the latest from Tuckerman'sOkay, I had some of the best, and most terrifying skiing at Tuck's this past Easter weekend. Got a great deal at Joe Dodge Lodge, stayed with a good group of people, met some fantastic skiers.
Everyone said it might be too early for good skiing off the Headwall. Well, the weather and the snow conditions were better than anyone ever expected. I didn't arrive to Pinkham until about 1:30 Saturday afternoon. By 2:00 I had my gear on my back and was hiking the trail uo to HoJo's. There was no time to get up into the bowl, the sun had already fallen behind the mountain, but I did mount my Volkls and ski Lower Headwall and all the way back down the Shreburn Trail (which was nicely covered). Advice: bring a dry, wicking shirt or jersey to change into when you gear up on the trail. The temps drop quickly, and now is the season for hypothermia. I loved skiing the Sherburne directly back to the Lodge!
Easter Sunday was glorious! Sunshine and not too many tourists. We got up to Lunch Rocks about 11:30. I put on my ski boots there, left a cache of gear (including cans of Guiness, important for survival) with friends and kicked my way up the side of the Headwall. Scary stuff: very, very steep. But at the top I saw the Upper Snowfields with remarkably untouched snow, so I climbed to the summit. The Snowfields are like skiing a dream: you are so much higher than everything around you. Wildcat, across Rte. 16, looks like a child's mountain in comparison.
Watch for vertigo. After you climb the Headwall, you cannot see the bottom of the ski area. You can't see Lunch Rocks or your friends and suporters or the few ski rescue heroes that work there. You can look out over everything, yes, but because of the angle of the mountain, you cannot see directly below you to the big bowl.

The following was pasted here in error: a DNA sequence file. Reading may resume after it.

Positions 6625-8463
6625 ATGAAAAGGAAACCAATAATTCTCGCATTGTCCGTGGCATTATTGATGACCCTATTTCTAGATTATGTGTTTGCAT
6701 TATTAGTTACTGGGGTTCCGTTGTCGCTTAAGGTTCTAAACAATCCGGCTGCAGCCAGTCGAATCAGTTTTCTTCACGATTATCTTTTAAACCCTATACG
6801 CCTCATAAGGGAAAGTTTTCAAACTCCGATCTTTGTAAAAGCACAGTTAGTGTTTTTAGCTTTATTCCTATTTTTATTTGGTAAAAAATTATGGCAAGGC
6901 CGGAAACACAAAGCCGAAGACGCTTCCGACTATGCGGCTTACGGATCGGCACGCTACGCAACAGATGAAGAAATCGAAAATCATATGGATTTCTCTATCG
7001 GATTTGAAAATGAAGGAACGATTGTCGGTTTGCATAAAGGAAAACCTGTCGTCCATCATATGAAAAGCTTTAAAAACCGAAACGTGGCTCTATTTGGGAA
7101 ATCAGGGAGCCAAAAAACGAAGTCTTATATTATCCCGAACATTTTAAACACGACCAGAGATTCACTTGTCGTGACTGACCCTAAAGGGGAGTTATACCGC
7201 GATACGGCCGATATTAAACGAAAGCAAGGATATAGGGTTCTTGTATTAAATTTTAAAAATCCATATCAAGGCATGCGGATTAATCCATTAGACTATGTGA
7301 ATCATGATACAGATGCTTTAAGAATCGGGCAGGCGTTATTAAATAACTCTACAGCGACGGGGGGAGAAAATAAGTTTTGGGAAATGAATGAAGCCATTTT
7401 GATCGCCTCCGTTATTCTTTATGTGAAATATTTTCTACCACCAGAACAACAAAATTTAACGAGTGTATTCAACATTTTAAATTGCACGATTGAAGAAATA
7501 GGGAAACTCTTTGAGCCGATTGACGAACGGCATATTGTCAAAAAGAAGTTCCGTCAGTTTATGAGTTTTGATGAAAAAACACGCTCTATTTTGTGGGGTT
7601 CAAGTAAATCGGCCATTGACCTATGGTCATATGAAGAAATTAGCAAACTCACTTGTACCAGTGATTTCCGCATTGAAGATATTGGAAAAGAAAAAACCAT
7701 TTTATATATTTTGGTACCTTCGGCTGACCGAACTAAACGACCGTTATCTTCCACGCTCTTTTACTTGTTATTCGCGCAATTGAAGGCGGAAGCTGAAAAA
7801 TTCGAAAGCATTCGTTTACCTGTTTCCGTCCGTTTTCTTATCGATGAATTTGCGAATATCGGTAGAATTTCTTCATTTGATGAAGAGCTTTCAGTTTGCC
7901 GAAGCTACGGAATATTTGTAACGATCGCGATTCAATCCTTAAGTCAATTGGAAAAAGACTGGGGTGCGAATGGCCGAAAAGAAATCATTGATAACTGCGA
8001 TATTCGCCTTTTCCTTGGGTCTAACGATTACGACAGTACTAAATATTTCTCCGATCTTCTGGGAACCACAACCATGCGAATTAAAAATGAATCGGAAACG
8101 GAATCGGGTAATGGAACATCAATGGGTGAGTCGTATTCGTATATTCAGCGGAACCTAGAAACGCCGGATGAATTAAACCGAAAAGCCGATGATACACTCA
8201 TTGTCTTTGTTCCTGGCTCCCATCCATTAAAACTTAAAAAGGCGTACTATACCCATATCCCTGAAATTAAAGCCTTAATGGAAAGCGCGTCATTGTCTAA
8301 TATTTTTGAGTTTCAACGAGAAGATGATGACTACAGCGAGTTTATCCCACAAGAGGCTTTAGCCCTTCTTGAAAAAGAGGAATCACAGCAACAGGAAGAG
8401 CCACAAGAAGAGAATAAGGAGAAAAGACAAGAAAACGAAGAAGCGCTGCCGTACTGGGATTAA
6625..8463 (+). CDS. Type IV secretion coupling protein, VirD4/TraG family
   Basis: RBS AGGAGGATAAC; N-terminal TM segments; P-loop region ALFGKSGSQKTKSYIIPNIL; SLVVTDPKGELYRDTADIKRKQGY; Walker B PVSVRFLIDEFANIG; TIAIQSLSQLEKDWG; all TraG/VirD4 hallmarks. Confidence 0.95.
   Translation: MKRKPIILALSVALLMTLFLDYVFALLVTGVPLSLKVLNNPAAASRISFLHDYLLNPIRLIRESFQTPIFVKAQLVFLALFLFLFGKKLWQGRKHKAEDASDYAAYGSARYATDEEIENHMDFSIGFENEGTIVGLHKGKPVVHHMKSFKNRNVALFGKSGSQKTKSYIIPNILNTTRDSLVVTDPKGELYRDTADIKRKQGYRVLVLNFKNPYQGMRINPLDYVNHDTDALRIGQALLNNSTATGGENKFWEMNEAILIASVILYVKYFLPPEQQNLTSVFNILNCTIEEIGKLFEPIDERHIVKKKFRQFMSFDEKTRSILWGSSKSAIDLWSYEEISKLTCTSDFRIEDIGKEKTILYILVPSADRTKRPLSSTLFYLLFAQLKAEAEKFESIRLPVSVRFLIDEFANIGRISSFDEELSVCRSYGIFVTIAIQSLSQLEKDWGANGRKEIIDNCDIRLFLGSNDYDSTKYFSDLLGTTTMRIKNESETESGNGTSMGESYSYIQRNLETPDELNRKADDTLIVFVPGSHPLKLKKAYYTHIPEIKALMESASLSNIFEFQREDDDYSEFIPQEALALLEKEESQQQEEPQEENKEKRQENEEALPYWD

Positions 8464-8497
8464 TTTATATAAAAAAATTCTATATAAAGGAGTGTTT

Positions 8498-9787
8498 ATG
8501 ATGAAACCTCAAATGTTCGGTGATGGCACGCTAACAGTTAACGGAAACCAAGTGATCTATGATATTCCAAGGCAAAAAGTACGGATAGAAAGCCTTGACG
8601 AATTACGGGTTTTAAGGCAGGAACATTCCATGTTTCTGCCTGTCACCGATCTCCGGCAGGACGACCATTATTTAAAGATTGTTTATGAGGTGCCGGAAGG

Coming over the Headwall for the first time is definitely a rush! Don't be timid. I made the mistake of sliding to a perpindicular stop to take in the view and almost fell over. The Wall is that steep! Well, I had been watching skiers descend as I was climbing so thought I might try one of the tight rock-ordered chutes into the bowl. Everything was fine until, while jump turning, my right tip hit a rock and the rear tip hit ice and the combine pressure forced the ski off my boot. Yes, I tumbled halfway down the bowl before I could get on my back and slow and finally stop myself. Great applause from the spectators. But I was pissed because my ski was stuck between two rocks well above my head. So I kicked my boots into the wall and climbed up until a wonderful young woman manged to snag my ski for me and deliver over to the Ladder, where I climbed up again just to ski down more gracefully. Which I did!
Really, don't try to ski the Headwall without knowing how to maneuver on steeps. Pick your line as you are climbing up. Give other skiers some room, for both of your sakes.
If you are not used to hiking, practice carrying your pack or your skis a few days before climbing up to the Bowl. I swaeted a lot during the hike up!
Skiing Tuckerman's is a thrilling and memorable experience. I am headed back out there on April 23!
Be careful, but ski hard, Joe